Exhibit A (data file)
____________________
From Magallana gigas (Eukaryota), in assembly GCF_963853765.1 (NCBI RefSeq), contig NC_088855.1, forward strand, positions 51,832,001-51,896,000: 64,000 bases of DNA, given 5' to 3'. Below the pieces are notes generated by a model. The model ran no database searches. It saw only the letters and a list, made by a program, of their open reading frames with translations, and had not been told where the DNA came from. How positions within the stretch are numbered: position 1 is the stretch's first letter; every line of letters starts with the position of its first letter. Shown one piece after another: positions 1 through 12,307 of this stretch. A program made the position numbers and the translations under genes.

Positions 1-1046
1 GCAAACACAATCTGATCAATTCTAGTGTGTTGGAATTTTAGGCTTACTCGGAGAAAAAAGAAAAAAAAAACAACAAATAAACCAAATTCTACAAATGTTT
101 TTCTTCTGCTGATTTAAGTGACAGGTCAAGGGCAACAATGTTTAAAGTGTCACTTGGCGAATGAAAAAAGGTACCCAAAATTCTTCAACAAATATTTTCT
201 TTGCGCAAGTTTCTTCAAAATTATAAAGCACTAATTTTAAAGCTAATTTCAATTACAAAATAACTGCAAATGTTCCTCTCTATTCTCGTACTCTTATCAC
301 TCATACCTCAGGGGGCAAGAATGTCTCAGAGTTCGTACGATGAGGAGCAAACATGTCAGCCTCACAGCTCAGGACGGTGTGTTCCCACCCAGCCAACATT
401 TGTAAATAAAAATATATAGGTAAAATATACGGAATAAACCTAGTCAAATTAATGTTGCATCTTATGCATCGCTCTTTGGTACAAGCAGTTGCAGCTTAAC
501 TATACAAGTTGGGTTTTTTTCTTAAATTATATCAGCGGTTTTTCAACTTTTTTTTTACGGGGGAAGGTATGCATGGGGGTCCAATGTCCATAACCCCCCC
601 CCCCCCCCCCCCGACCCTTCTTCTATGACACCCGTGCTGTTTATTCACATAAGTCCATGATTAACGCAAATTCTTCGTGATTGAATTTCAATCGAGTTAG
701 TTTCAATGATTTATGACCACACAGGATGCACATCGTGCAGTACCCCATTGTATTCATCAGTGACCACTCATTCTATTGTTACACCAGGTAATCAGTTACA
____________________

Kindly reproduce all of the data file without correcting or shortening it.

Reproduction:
From Magallana gigas (Eukaryota), in assembly GCF_963853765.1 (NCBI RefSeq), contig NC_088855.1, forward strand, positions 51,832,001-51,896,000: 64,000 bases of DNA, given 5' to 3'. Below the pieces are notes generated by a model. The model ran no database searches. It saw only the letters and a list, made by a program, of their open reading frames with translations, and had not been told where the DNA came from. How positions within the stretch are numbered: position 1 is the stretch's first letter; every line of letters starts with the position of its first letter. Shown one piece after another: positions 1 through 12,307 of this stretch. A program made the position numbers and the translations under genes.

Positions 1-1046
1 GCAAACACAATCTGATCAATTCTAGTGTGTTGGAATTTTAGGCTTACTCGGAGAAAAAAGAAAAAAAAAACAACAAATAAACCAAATTCTACAAATGTTT
101 TTCTTCTGCTGATTTAAGTGACAGGTCAAGGGCAACAATGTTTAAAGTGTCACTTGGCGAATGAAAAAAGGTACCCAAAATTCTTCAACAAATATTTTCT
201 TTGCGCAAGTTTCTTCAAAATTATAAAGCACTAATTTTAAAGCTAATTTCAATTACAAAATAACTGCAAATGTTCCTCTCTATTCTCGTACTCTTATCAC
301 TCATACCTCAGGGGGCAAGAATGTCTCAGAGTTCGTACGATGAGGAGCAAACATGTCAGCCTCACAGCTCAGGACGGTGTGTTCCCACCCAGCCAACATT
401 TGTAAATAAAAATATATAGGTAAAATATACGGAATAAACCTAGTCAAATTAATGTTGCATCTTATGCATCGCTCTTTGGTACAAGCAGTTGCAGCTTAAC
501 TATACAAGTTGGGTTTTTTTCTTAAATTATATCAGCGGTTTTTCAACTTTTTTTTTACGGGGGAAGGTATGCATGGGGGTCCAATGTCCATAACCCCCCC
601 CCCCCCCCCCCCGACCCTTCTTCTATGACACCCGTGCTGTTTATTCACATAAGTCCATGATTAACGCAAATTCTTCGTGATTGAATTTCAATCGAGTTAG
701 TTTCAATGATTTATGACCACACAGGATGCACATCGTGCAGTACCCCATTGTATTCATCAGTGACCACTCATTCTATTGTTACACCAGGTAATCAGTTACA